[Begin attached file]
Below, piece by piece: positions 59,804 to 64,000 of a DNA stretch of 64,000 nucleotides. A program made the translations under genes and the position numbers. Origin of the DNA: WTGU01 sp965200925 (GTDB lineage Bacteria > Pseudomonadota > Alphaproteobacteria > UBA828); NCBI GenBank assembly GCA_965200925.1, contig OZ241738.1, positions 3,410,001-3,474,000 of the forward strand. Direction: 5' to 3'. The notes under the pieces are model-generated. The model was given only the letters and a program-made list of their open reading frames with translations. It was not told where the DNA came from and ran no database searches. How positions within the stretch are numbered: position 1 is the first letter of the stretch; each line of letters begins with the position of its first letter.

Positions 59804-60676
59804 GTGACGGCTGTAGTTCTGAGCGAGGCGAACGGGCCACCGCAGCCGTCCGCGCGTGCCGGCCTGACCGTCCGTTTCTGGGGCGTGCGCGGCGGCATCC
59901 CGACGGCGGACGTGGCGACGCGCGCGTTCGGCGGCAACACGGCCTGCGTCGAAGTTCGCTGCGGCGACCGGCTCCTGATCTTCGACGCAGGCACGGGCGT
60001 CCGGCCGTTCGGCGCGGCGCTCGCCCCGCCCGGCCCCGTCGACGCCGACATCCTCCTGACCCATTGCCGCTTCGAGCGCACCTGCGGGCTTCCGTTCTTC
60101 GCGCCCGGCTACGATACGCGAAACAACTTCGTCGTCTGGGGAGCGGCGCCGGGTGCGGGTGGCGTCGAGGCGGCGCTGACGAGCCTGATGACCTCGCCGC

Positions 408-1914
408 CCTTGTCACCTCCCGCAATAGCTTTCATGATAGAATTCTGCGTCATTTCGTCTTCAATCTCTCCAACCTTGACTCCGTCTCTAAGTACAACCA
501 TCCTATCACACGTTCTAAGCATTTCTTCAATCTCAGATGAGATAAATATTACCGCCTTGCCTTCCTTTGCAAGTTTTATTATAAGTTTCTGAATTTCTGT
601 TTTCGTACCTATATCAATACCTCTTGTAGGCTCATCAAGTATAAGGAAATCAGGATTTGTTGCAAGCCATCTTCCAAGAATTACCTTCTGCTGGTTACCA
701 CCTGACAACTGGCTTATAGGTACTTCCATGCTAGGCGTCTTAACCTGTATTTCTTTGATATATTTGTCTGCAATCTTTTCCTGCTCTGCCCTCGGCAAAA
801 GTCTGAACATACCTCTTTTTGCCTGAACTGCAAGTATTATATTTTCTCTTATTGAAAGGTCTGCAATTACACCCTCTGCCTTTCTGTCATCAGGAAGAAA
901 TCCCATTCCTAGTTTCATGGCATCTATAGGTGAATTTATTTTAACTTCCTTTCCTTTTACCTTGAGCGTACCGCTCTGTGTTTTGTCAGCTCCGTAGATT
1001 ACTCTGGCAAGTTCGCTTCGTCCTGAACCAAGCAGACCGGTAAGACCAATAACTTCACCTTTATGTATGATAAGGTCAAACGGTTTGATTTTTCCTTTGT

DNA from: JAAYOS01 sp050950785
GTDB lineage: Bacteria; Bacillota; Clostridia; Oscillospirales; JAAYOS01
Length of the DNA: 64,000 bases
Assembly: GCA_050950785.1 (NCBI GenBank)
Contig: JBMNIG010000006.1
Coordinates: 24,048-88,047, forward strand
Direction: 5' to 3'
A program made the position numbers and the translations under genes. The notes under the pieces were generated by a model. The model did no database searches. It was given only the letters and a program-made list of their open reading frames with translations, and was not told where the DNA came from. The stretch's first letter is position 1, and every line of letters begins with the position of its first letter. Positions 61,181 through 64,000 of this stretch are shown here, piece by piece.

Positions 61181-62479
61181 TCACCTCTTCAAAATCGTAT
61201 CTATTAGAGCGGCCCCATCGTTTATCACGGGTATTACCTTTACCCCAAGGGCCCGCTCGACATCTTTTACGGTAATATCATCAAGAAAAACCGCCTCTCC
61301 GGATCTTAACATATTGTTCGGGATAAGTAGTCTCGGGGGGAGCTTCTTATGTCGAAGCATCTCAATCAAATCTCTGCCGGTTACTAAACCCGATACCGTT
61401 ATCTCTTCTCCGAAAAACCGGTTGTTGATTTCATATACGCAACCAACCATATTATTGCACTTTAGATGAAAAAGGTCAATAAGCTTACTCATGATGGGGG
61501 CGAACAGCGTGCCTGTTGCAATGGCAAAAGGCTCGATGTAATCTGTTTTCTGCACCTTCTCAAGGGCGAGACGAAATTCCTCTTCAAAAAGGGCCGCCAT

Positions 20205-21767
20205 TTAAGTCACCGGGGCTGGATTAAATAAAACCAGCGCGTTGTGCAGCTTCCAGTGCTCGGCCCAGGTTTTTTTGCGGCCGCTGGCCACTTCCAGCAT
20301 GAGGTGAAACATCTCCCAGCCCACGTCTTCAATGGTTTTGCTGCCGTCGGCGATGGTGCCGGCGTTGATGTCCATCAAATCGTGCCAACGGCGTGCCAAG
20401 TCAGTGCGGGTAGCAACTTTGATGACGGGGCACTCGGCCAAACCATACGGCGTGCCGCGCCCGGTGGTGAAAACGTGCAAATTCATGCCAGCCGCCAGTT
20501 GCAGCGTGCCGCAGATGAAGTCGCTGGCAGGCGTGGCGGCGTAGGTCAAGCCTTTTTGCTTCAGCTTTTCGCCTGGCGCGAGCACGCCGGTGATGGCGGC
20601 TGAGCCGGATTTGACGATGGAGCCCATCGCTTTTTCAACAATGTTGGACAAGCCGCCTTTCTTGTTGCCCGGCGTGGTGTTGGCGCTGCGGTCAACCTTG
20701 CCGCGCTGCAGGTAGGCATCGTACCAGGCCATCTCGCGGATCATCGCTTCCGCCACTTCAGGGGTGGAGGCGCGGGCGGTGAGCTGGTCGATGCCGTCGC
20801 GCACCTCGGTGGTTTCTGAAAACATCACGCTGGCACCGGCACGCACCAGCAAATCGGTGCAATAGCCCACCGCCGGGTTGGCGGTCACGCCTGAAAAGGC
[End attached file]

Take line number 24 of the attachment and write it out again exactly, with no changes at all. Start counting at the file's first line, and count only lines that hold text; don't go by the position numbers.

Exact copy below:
61181 TCACCTCTTCAAAATCGTAT